# ln in R: How to Calculate Natural Log in R using SciViews

To calculate the natural log in R, use the log() function. The default setting of this function is to return the natural logarithm of a value. But through a package called SciViews, you can use the ln() function, which also calculates the natural log in R. We will see about the ln() function in this tutorial.

## ln in R

The ln() function comes with the SciViews package that takes a vector as an argument and returns the natural log of the input vector. We define ln() and ln1p() as wrappers for log()“ with defaultbase = exp(1) argument and for log1p(), respectively. The lg1p() is a convenient way to use the optimized code to calculate the logarithm of x + 1 but returning the result in base 10 logarithm.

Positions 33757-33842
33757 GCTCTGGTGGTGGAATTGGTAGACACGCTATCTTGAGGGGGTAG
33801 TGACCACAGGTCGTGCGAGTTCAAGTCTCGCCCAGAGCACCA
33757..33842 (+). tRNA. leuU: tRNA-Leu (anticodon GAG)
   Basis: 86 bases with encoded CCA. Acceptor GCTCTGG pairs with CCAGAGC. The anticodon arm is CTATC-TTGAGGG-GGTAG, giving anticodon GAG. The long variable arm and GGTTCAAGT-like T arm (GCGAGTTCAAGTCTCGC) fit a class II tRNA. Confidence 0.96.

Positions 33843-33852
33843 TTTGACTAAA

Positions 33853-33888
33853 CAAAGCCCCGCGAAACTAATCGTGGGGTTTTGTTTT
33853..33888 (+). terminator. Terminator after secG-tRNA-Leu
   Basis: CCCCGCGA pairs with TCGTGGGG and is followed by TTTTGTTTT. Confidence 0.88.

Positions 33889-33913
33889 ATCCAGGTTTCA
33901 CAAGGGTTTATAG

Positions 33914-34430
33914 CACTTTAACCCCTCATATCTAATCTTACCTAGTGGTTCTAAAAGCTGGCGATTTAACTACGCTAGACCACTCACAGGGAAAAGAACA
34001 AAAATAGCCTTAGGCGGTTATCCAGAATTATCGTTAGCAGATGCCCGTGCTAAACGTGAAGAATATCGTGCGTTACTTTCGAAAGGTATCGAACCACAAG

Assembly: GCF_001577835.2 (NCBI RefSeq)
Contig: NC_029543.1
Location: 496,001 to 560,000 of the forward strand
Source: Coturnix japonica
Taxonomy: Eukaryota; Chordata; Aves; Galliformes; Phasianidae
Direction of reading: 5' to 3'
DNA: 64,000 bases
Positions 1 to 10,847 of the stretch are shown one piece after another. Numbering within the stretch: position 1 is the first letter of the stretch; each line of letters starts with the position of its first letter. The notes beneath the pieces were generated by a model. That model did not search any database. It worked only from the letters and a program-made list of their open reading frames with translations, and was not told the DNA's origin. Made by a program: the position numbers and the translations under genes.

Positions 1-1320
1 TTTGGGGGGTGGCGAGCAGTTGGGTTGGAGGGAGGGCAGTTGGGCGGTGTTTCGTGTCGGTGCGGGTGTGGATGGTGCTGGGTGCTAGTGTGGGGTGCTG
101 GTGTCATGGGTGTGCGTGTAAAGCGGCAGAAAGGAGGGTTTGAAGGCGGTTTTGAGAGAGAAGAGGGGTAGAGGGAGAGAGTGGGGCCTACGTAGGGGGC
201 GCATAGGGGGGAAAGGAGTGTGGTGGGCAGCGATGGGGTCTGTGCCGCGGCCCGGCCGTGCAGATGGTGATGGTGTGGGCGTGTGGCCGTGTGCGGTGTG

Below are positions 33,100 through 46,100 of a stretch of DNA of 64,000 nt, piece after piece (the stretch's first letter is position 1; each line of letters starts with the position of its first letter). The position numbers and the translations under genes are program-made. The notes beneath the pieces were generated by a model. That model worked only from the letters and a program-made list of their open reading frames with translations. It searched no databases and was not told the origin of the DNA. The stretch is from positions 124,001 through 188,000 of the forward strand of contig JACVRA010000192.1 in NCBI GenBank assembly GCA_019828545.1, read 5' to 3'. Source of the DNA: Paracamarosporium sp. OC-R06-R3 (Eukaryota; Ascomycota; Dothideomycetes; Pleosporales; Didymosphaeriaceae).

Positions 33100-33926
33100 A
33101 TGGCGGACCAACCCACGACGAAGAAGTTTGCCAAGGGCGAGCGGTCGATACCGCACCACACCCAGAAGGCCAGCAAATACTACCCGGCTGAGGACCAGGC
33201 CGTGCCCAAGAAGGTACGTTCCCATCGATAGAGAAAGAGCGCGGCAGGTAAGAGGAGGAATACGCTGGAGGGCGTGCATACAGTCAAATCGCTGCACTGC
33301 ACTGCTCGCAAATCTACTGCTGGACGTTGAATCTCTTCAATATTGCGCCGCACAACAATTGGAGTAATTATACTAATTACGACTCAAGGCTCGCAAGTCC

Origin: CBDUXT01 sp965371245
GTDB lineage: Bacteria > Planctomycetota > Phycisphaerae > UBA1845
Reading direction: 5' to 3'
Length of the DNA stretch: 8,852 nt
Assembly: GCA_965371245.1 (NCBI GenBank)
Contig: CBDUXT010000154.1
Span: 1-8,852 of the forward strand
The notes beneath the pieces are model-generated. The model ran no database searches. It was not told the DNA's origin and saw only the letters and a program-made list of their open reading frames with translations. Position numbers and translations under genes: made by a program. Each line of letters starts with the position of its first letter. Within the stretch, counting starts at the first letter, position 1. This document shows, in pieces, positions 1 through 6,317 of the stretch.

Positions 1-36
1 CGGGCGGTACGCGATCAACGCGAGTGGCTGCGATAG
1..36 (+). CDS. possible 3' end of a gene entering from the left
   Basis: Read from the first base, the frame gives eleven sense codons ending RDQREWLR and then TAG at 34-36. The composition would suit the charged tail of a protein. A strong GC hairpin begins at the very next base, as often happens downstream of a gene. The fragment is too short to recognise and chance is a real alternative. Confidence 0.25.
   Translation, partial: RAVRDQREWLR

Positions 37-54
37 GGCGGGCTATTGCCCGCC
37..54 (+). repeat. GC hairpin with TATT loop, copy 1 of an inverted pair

``````ln(x)

ln1p()

lg()

lg1p(x)

E

lb()``````

### Arguments

x: It is a numeric or complex vector.

### Examples

R does not come with ln() function. R provides log10() function. To use ln() function, use the SciViews package.

``````library("SciViews")

ln(exp(2))
ln1p(c(0, 1, 11, 110))
lg(11 ^ 3)
lg1p(c(0, 1, 11, 110))
E ^ 4
lb(1:4)``````

#### Output

`````` 2
 0.0000000 0.6931472 2.4849066 4.7095302
 3.124178
 0.000000 0.301030 1.079181 2.045323
 54.59815
 0.000000 1.000000 1.584963 2.000000``````

E is the Euler constant and is equal to exp(1).

The log() is a built-in R function that calculates logarithms of input values. The log() method calculates natural logarithms by default.

### Syntax

``log(x, base)``

### Arguments

x – It is numeric to which log has to be computed

base – It is the base of the log.

### Example

Let’s find the natural log of 19 using the log() function.

``````data <- log(19)
cat("The natural logarithm of 19 is: ")
cat(data)``````

### Output

``The natural logarithm of 19 is: 2.944439``

The natural log(ln) function is frequently used to rescale data for statistical and graphical analysis.

That is it for ln() function in R.

Categories R